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Archive for January, 2003

|| January 30, 2003 || 1:27 pm || Comments (2) ||

Piedmont Crudentot writes in from Ashwaubenon, Wisconsin:

Are you really all blogged up?

I’ve nowhere to go with that question.

|| January 30, 2003 || 2:17 am || Comments (4) ||

Here’s something:

I’ve tried like hell not to comment on this ‘American Idol’ frackas, but Lordhelp, sometimes you just gotta open them jaws.

I watch it. I fully admit that I do. My teevee viewing is selective at best, and I pick this nonsense to groob on for some gooey reason. Don’t ask me, for I do not fully understand it myself.

Anyway, I watch this program and I think, Wouldn’t it be great if we had the technology to tap into the contestants’ brains and see what the track in their minds are playing while we are hearing this really putrid, pick-a-chicken-and-sacrifice-it-to-the-God-of-bad-sounds-for-some-aural-relief, vocalizing? Yes, I think things like that. I think things like that because I really and truly want to know what these people sound like to themselves. What amazing joojoo has come over their ears that the sounds they are producing become even remotely golden and enchanting?

As a vocalist, I can tell you that you are not always ‘on’. Nobody is. Everyone misses a note, falls flat on pitch, abuses the vibrato, falls out of tempo, confuses the accompanist, trips over breathing, cracks a note so wide open that its momma would be embarrassed. EVERYONE does it some time or another and if they tell you different they fucking lielieLIE or they are so special that they should be cradled and treasured as a magical wonder, a glorious aberrance of nay-chuh.

Somewhere, in all of us, even those that are so monumentally shy that to garner someone’s gaze brings on huge waves of nausea, there is a desire for the spotlight, to be the center of the room, to bask in the adulation of others. There are people that sit in their heads, conducting mock interviews, allowing the reporter to ask them the ‘tough questions’ and gracefully responding to same. There are people that dream and dream of the minutes that they might be able to stand in front of a crowd of people and have those people anticipate the words and better yet, feeeeeel the words right there in the pit of their emotions where they are the most potent.

My mother will tell you matter-of-factly that I sang before I talked. She will also point out the entry in my baby book, right there next to a delicate blonde curl, that says, “Loves to sing nursery rhymes. Can’t carry a tune in a bucket.” I was always a performer of sorts. The very minute I could be tapped for a part in the school play, sing a solo in front of all Morning Glory Preschool and their hapless parents, I did it. I did it with aplomb.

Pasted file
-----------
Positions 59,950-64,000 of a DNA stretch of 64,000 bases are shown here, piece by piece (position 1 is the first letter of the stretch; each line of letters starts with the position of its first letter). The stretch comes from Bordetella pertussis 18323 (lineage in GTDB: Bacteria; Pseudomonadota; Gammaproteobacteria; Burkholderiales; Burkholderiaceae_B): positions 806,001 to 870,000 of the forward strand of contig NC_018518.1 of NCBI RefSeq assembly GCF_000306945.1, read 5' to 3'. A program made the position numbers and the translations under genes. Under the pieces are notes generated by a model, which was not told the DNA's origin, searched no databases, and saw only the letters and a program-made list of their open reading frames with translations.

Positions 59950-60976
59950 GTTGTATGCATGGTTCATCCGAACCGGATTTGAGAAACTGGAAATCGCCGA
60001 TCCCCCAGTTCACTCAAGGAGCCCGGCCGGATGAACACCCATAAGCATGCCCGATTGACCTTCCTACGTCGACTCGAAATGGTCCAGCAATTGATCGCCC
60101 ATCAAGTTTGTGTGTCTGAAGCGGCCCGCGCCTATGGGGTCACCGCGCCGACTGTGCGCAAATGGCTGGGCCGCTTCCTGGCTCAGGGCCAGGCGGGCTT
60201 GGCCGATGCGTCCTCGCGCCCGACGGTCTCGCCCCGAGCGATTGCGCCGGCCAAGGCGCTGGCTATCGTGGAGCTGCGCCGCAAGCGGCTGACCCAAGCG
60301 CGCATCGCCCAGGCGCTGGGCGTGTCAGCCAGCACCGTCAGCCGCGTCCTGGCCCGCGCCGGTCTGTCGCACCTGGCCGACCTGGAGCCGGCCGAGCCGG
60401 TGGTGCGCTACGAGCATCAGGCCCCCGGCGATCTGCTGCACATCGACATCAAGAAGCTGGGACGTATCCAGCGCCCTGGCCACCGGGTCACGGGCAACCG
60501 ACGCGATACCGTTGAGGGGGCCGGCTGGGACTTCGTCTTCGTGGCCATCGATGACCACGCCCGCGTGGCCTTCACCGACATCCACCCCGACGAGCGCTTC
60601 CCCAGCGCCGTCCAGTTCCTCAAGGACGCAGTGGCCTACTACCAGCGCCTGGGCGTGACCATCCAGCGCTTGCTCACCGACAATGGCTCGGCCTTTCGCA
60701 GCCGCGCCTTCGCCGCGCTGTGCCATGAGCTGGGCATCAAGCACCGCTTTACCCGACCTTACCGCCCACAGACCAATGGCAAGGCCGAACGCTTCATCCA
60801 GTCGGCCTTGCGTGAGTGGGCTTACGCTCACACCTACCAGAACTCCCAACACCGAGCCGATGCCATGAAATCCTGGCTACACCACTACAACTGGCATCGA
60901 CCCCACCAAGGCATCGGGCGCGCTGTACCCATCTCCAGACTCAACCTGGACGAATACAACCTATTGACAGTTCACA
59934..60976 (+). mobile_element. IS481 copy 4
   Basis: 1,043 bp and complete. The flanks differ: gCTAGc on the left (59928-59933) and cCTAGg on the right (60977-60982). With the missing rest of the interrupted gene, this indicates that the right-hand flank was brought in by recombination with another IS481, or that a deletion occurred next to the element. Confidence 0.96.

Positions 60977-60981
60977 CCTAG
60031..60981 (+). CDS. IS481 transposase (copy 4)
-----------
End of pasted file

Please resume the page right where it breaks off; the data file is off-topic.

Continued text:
Let me run off and chase a rabbit here for a minute. Not long ago, we took a family outing to the movie theater. As the projector began to roll, all the house lights went down. Well….all, that is, except for one. Can you guess where it was? Why, silly, it was right above my very head! The Superior children were equal parts amazed and annoyed and I quipped, “See, darlins, the spotlight loves your mommy.” Maxim looked on, one corner of his mouth tucked, and shook his head.

So, then, after my stage debut, things came easy to me. Without even asking or auditioning, I’d get a finger pointed in my direction: “Miss Superior, you will be Butterfly Number Three in the manger scene. You have ten lines and eight bars.” ALRIGHT MISS CLARY. PUT THAT THING AWAY. I became comfortable in my voice pretty early on, though I don’t know if that’s a positive or negative. You’d have to ask a previous audience, I guess.

So I got my time out there, and predictably or tritely enough, I learned that being stage center leaves you rattly-kneed and exhilerated and wanting for more. It’s an excellent living metaphor for sex. There are people that experience it and live for it the rest of their days. There are those that wait on the sidelines, begging the Cosmos for it.

I’ve experienced these people firsthand, in all forms, from the harpy stage mother who shoves a Shirley Temple lookalike toward a casting coordinator to the drunkard who begs the microphone while you are between songs and taking a quick gulp of beer or water or whatever is free in exchange for you keeping the patrons occupied with heckling or hell-yeahing.

Sometimes in these moments you want to hand some reeling sonofabitch the mike and tell the band to lay it on. Sometimes in these moments, you see the reeling sonsofbitches and say to yourself, ‘ahnomannottonight…’ Hell, sometimes in these moments, it’s not even up to you whether that cowpoke gets his time in the saddle. There are some club/bar owners that don’t give a fuck what your set is comprised of, long as you don’t burn the place down or defecate on stage. Others have a strict policy of ONLY THE BAND UP THERE. ONLY THE BAND, YOU HEAR ME? There are various reasons for this, I’d imagine, but I’m one for not much giving a fuck about what doesn’t concern me.